Do Police Officers Have Legal Malpractice Rights?
The short answer to the question is yes, they do; the longer answer to the question is that their rights to first amendment protection of speech is very limited, and litigation over those rights will be stringently examined, or better put, subject to strict scrutiny. In Ruotolo v Mussman & Northey
2012 NY Slip Op 30860(U) April 3, 2012 Sup Ct, NY County Docket Number: 109449/2008
Judge: Saliann Scarpulla both plaintiff's case against the Police Department and his later legal malpractice case against the attorneys are lost.
"Plaintiff Angelo Ruotolo (“Ruotolo”) is a former New York City Police Department (“NYPD”) officer. In June 2003, while still employed with the NYPD, Ruotolo commenced a civil rights action in the United States District Court for the Southern District of New York (“the civil rights action”) against the City of New York and several NYPD supervisors (collectively “the City defendants”). Non-party William Rold (“Rold”) initially represented Ruotolo in the civil rights action. In the civil rights action Ruotolo alleged that the City defendants retaliated against him for writing a report (“the Report”) about the possible health effects of environmental contamination in the 50th precinct, where Ruotolo served as a Command Safety Officer. Ruotolo alleged that after writing the Report, the City defendants arbitrarily denied him time off and overtime, reassigned him repeatedly, and disciplined him for trivial reasons. Ruotolo asserted claims that these retaliation-or.y actions violated the First Amendment and Due Process clauses of the U.S. Constitution, and various state whistle blower laws. "
"In November 2003, the City defendants moved to dismiss Ruotolo’s complaint, arguing that the Report was not protected by the First Amendment because Ruotolo prepared it in his capacity as a public employee, not as a private citizen. On August 25, 2004, Judge Stein denied the City’s motion with respect to the First Amendment and Due Process claims but granted the motion with respect to the state whistle blower claims. Then, in February 2004, the NYPD charged Ruotolo with visiting an out of borough location while on duty, subsequently placed him on modified duty and confiscated his firearms. Ruotolo eventually retired from the NYPD without a permit to carry a firearm as a civilian. Also, by mid-2004 conflicts had arisen between Ruotolo and Rold, his attorney in the civil rights action, and, in May, 2004, Rold withdrew as counsel for Ruotolo. Thereafter, M&N began representing Ruotolo in the civil rights action."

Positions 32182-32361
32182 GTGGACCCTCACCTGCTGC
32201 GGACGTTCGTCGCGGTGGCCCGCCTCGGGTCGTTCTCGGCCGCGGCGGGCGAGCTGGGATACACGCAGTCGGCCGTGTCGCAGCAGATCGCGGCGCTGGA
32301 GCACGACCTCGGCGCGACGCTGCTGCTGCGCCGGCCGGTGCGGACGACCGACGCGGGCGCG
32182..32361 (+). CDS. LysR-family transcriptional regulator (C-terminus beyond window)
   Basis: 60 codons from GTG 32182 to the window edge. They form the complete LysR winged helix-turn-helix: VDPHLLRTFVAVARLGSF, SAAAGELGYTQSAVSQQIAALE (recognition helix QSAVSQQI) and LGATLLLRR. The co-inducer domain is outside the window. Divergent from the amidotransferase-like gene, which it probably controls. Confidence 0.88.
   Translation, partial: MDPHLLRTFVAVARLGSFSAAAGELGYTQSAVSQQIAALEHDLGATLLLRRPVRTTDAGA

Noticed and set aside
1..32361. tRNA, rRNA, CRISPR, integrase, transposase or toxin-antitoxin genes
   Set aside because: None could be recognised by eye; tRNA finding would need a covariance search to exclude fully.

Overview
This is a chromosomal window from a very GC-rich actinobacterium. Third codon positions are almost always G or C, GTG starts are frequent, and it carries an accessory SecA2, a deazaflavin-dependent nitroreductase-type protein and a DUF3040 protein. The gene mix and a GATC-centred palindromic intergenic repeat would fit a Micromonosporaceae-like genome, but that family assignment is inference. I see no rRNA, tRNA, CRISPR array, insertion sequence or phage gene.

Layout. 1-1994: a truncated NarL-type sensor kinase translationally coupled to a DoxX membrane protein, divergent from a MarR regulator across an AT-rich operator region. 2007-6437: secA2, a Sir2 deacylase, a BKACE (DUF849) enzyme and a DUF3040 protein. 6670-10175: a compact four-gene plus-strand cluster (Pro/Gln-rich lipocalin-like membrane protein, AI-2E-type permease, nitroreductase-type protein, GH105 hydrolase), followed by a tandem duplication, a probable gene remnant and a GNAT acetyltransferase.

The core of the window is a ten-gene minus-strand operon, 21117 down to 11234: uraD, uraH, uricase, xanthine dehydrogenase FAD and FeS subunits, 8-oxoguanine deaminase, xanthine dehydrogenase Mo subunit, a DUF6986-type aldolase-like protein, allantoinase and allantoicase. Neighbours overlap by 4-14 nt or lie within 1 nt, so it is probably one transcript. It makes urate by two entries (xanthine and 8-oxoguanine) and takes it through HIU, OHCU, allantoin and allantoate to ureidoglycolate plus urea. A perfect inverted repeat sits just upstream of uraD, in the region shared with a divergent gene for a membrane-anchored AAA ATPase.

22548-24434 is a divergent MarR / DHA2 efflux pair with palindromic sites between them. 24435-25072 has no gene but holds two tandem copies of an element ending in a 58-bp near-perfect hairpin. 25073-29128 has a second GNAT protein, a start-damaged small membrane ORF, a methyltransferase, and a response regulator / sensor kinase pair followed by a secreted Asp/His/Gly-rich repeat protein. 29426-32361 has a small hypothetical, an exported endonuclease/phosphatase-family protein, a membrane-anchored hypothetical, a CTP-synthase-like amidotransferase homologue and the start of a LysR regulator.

"Before the action could proceed to trial, the United States Supreme Court issued its decision in Garcetti v. Ceballus, 547 U.S. 410 (2006). In Garcetti, the Supreme Court held that the First Amendment does not “protect a government employee €from discipline based on speech made pursuant to the employee’s official duties.” 547 [J.S. at 41 3. Thereafter, the City defendants renewed their motion for summary judgment dismissing Ruotolo’s complaint on the grounds that the Report arose from Ruotolo’s official duties as a police officer, and thus was not protected by the First Amendment. In opposition, M&N argued that the amended complaint should in fairness be read to include Ruotolo’s conversation with the PBA attorney, which M&N contended were not pursuant to Ruotolo’s official job duties.
On July 19,2006, Judge Stein granted the City defendants’ motion for summary judgment, holding that Ruotolo prepared the Report pursuant to his official job duties and therefore had no First Amendment claim with respect to the Report. Ruotolo v. City of New York, 2006 U.S. Dist. LEXIS 49903, (S.D.N.Y. July 19,2006).’ Because Ruotolo had not pled any claim based upon the conversation with the PBA attorney in either the initial or amended complaints, Judge Stein based his dismissal of the civil rights action solely on claims arising from the Report itself. However, Judge Stein noted that even if he had considered Ruotolo’s discussion with the PBA attorney, Ruotolo’s First Amendment claim would fail because that discussion was held pursuant to Ruotolo’s official job duties, which included ‘‘answering questions about safety issues at the
precinct.” Ruotolo v. City of New Yo& 2006 U.S. Dist. LEXIS 49903, “12-13 (S.D.N.Y.
July 19, 2006)"
"Here, defendants have made a prima face showing that Ruotolo would not have prevailed on his First Amendment claim even if defendants had amended the complaint to include Ruotolo’s conversations with the PBA attorney in April, 2000. The First Amendment does not protect public employees from adverse employment decisions based on communications they make pursuant to their official duties, see Weintraub v. Bd, of Educ., 593 F.3d 196, 200-01 (2d Cir. 2010), and defendants have submitted sufficient evidence to show that Ruotolo’s conversation with the PRA attorney was made pursuant to his official duties."
"Defendants have also shown that Ruotolo would not have succeeded on a Due Process claim based on the City defendants’ deprivation of Ruotolo's’s firearms. Where a government agency randomly and arbitrarily deprives a citizen of a protected property interest, due process is satisfied if the state provides an adequate post-deprivation remedy. Hellenic Am. Neighborhood Action Comm. v. New York City, 101 F.3d 877, 880 (2d Cir. 1996)."